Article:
Steve Lawson, over at his (excellent) blog, recently wrote a piece called “What Is Pop And Is It Dead?” In it, he talks about Pop’s transition from “that which is popular” to an actual musical style. It’s an interesting piece, and as is often the case, the real action is in the comments. My $.02 looked like this:
I see pop as a core style: anything with a tight ABAB-type form, and—as pointed out—it’s typically drum and vocal based, and it’s mostly heard in a recorded format.
By breaking it down to this core definition, one can view it as a “hub” music style with “spokes” branching out into punk, post-punk, reggae, rock, new-wave, 90s alternative, folk, boy-bands, and so on.
So by this definition, to me anyway, the Ramones were (at their core) pop artists; as were Hüsker Dü and the Talking Heads; as are Madonna, Gaga, Wilco, Weezer, and the Bieber.
To me, it’s one big ecosystem of pop. It’s tricky because, for a lot of people, “pop” = 80’s. But by this definition, “80’s pop” is just another spoke. It’s a bit like people referring to anything with a violin as “classical” music, which of course is a particular period. “Modern art” is another similar example.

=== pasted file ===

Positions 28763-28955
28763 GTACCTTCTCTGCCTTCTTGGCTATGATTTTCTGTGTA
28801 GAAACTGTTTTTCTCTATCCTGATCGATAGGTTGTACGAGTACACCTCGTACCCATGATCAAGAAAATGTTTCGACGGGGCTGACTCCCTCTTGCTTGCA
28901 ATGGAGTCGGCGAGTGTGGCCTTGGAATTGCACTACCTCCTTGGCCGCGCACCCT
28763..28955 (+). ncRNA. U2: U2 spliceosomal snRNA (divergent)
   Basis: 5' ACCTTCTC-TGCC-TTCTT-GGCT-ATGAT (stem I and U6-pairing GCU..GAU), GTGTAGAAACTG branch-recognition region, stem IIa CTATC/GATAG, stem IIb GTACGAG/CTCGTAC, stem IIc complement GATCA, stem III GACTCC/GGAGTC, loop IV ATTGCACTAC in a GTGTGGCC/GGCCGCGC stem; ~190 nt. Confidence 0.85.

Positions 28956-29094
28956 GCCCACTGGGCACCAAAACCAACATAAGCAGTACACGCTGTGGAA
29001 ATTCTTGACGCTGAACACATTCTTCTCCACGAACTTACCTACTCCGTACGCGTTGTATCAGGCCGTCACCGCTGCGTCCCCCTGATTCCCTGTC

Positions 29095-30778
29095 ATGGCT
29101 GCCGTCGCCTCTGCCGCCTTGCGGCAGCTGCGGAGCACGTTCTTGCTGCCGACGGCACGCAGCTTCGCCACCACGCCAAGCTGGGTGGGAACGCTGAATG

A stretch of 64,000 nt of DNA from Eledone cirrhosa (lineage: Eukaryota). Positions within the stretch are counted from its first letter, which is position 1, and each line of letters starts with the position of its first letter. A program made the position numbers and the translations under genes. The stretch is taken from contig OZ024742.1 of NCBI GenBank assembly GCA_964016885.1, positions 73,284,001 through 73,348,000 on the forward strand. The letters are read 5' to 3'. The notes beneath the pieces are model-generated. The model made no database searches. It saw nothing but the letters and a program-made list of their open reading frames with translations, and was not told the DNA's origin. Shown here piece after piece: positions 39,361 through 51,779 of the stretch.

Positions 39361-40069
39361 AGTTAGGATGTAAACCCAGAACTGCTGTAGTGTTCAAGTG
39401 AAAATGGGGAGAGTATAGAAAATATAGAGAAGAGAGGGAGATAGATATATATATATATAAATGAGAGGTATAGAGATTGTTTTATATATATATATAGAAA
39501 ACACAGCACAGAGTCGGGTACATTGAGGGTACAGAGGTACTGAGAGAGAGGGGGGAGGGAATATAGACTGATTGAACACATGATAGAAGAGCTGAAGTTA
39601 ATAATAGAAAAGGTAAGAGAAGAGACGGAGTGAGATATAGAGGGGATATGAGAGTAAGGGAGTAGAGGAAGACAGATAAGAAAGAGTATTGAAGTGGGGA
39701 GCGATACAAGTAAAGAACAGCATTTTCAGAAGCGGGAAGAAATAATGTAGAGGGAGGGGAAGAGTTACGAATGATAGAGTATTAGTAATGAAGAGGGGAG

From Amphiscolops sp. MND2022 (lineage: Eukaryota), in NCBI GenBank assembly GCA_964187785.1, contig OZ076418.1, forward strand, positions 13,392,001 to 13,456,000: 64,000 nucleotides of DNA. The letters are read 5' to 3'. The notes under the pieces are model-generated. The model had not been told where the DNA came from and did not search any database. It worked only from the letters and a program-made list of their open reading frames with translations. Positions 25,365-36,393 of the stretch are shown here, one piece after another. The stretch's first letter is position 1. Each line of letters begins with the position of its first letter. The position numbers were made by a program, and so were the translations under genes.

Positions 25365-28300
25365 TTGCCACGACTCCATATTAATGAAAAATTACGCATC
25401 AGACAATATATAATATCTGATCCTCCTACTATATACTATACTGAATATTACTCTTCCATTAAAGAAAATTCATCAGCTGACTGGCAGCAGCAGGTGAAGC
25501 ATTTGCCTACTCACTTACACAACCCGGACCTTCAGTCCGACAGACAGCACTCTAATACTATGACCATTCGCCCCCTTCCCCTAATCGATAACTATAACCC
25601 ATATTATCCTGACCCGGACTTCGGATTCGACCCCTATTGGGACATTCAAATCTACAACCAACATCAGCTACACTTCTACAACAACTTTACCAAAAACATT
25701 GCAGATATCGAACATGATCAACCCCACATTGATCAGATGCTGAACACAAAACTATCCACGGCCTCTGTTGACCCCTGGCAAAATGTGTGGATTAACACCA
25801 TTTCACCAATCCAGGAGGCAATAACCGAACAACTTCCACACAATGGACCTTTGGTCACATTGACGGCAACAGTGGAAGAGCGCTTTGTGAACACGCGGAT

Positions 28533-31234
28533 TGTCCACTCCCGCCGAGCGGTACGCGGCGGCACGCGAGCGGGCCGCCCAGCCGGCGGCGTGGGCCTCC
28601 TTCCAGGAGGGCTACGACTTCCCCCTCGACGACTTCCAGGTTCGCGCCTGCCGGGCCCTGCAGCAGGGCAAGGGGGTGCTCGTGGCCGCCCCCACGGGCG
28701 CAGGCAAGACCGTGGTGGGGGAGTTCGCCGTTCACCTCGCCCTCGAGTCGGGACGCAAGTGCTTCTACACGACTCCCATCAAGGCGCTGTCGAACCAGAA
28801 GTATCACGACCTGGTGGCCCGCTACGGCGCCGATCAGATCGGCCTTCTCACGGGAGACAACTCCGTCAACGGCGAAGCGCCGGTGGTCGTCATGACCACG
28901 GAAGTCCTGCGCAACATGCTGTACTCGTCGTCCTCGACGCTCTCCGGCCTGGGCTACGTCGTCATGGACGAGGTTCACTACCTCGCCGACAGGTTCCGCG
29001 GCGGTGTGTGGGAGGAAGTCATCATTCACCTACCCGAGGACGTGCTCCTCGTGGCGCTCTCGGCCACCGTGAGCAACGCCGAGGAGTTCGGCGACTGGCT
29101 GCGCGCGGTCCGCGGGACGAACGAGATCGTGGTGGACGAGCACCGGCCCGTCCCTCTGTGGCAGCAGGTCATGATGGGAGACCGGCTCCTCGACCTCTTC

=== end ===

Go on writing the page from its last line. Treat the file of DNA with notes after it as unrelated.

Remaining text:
I’ll also just say how much I love “for the people, by the people” as a core definition of “folk.” As alluded to above, it allows you to string together Guthrie, Dylan, Marley, Black Flag, and NWA on a parallel continuum–as they all share (to varying degrees) “folk” DNA. (I for one have always viewed hip-hop/rap, the good stuff anyway, as popular folk music…).
So, no, pop ain’t dead. It’s DNA is alive and well. And because it’s always going through new permutations, it’s perhaps our most subversive musical form.